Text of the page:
We aimed at examining the effect of the rs738409 on traits
related to the metabolic syndrome in individuals in the population
based Inter99 study. Moreover, as lipogenesis is influenced by
availability of glucose [7–9] and PNPLA3 expression is influenced
by glucose-levels  we aimed to examine whether the effect of
PNPLA3 rs738409 on metabolic traits is influenced by hypergly-
Ethnicity and ethical statement
All participants were Danes by self-report and written informed
consent was obtained from all individuals before participation.
The studies were approved by the regional Ethical Committee of
Copenhagen and were conducted in accordance with the
principles of the Helsinki Declaration.
A case-control study of the metabolic syndrome defined
according to the 1999 WHO criteria  was performed in the
Inter99 population (n=5,847) where genotype was available. The
Inter99 population is a randomised multi-factorial lifestyle
intervention study for prevention of ischemic heart disease
(ClinicalTrials.gov ID-no: NCT00289237). Control individuals
(n=1,691) were defined as not having any of the components
comprised in the WHO-defined criteria of the metabolic
syndrome. Case-individuals with a HOMA-IR value in the highest
quartile of the population distribution were defined as having
insulin resistance (n=1,497). Cases with dyslipidemia (n=1,526)
were defined as having serum TAG .1.7 mM and/or HDL-
cholesterol ,0.9 mM for men and ,1 mM for women or if they
were treated with lipid-lowering agents. Cases with hypertension
(n=2,383) were defined as having a systolic blood pressure above
140 mmHg and/or diastolic blood pressure above 90 mmHg or if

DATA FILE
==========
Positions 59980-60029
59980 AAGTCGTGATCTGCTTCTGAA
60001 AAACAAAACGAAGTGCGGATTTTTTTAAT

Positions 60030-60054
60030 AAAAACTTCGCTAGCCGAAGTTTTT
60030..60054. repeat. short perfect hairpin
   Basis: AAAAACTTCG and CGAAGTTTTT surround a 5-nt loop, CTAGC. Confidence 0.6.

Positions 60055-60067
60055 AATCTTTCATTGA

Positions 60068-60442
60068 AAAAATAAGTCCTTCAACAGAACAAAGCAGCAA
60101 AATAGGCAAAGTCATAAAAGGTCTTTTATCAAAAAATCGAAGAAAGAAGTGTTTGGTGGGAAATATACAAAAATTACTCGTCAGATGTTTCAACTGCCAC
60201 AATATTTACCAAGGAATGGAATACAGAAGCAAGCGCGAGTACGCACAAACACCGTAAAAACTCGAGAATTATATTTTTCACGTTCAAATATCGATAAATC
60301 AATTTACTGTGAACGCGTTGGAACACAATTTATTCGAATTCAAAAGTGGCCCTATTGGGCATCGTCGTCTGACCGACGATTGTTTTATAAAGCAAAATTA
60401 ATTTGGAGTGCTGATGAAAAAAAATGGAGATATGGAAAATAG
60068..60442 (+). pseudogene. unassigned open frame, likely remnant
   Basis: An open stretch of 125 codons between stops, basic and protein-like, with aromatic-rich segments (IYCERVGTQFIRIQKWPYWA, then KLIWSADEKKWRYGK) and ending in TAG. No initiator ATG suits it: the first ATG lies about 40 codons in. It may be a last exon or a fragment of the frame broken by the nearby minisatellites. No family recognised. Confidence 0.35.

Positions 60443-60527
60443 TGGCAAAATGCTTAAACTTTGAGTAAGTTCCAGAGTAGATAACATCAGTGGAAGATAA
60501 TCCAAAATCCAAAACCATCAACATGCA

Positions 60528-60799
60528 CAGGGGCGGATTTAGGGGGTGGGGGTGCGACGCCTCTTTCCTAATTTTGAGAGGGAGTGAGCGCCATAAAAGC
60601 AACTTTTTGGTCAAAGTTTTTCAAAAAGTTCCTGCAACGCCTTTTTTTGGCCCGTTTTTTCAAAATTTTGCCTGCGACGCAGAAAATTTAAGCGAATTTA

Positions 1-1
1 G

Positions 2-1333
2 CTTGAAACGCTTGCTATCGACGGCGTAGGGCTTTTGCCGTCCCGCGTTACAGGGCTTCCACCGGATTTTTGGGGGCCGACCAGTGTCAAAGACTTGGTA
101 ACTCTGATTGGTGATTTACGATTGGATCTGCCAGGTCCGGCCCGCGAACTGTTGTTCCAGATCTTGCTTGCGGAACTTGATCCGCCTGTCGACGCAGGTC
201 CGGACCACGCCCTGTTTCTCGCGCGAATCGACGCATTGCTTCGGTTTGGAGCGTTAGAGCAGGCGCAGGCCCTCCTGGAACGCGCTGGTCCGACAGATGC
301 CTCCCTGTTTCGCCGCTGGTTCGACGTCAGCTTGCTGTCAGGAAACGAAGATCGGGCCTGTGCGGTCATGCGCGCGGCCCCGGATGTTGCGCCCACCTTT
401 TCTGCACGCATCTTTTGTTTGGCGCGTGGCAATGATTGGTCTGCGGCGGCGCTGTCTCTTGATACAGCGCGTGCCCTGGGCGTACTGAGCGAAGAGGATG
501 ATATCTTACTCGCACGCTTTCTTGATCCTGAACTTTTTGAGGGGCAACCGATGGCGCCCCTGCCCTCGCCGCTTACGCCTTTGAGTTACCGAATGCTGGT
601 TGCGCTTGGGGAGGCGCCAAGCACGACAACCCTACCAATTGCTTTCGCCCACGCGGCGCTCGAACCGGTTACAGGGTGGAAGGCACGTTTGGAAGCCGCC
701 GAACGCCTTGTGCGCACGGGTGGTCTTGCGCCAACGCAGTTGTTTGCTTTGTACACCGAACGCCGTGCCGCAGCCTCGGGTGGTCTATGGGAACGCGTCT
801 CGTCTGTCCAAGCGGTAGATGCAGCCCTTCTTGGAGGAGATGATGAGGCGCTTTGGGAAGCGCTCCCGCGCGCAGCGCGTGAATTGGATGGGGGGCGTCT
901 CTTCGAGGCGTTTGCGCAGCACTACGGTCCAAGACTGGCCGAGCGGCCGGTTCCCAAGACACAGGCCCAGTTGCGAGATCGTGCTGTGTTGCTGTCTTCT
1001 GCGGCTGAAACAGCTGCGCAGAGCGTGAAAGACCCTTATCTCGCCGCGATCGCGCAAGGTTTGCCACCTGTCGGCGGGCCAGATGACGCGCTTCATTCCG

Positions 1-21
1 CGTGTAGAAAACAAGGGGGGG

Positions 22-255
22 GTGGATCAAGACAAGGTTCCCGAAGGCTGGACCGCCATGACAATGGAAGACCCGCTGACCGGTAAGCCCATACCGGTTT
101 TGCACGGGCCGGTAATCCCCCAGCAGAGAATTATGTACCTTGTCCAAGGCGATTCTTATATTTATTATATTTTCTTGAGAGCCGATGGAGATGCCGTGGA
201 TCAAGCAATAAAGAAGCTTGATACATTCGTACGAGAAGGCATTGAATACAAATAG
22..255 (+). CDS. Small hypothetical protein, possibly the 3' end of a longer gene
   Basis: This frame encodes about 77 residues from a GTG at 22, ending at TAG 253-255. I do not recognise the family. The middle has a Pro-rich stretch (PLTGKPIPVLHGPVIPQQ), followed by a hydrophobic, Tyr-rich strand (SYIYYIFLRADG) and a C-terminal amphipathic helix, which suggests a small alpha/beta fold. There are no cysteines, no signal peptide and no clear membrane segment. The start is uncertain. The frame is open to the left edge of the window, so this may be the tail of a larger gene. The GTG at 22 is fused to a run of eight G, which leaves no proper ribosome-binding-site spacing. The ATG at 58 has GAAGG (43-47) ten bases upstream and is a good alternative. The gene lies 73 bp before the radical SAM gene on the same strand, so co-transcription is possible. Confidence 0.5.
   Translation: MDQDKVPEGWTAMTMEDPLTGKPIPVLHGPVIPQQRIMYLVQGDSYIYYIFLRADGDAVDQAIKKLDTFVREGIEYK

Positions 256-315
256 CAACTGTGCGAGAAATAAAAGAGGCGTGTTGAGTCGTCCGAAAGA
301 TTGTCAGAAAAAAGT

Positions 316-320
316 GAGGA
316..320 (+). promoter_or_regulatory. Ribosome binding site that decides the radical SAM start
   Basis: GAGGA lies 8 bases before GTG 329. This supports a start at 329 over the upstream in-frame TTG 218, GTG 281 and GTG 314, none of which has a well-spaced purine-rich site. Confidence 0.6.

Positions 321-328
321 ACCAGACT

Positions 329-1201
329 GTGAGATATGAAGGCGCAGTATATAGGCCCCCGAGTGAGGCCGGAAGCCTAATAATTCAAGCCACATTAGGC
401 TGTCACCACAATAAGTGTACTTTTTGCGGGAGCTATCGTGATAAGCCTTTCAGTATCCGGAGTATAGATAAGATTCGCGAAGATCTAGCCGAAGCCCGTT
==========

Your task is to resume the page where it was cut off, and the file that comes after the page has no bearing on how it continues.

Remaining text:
they were treated with antihypertensive medication. Obese cases
(n=2,637) were defined either by a BMI above 30 kg/m2or a
waist-to-hip ratio above 0.9 for men and above 0.85 for women.
Cases with albuminuria (n=170) were defined as having an
albumin/creatinine ratio above 30 mg/g. Individuals can belong
to more than one group.
Analysis of quantitative metabolic traits related to NAFLD was
also performed in the population-based Inter99 cohort of
individuals of Danish nationality (n=5,663). The cohort was
stratified in individuals with normal glucose-tolerance (NGT,
n=4,306) and individuals with impaired glucose regulation (IGR,
n=1,357) according to WHO-criteria . Individuals with
known type 2 diabetes (T2D) receiving oral antidiabetic or insulin
treatment (n=118) and individuals receiving lipid-lowering
treatment (n=68) were excluded from the analyses of quantitative
metabolic traits. Individuals with IGR included individuals with 1)
IFG (n=459), 2) IGT (n=644) and 3) newly-diagnosed untreated
T2D (n=254). All participants were examined by a standardised
questionnaire and interview, physical examination and blood
sampling before and during a standardized 75g OGTT.
In vivo hepatic and peripheral insulin sensitivity was measured by
euglycemic hyperinsulinemic clamps using tritiated glucose in two
separate study populations: 1) 98 young (22–31 years) and elderly
(57–66 years) monozygotic and same-sex dizygotic twin pairs
(YOND), including 149 twins with NGT, 23 twins with IFG, 21
with IGT and 3 with previously undiagnosed diabetes [20–22] and
2) a sub-set of the Inter99 population (n=63) including 18
participants with NGT, 17 with isolated IFG and 28 with isolated
IGT . Meta-analyses included a study sample of 183 NGT and
68 IGR individuals in total.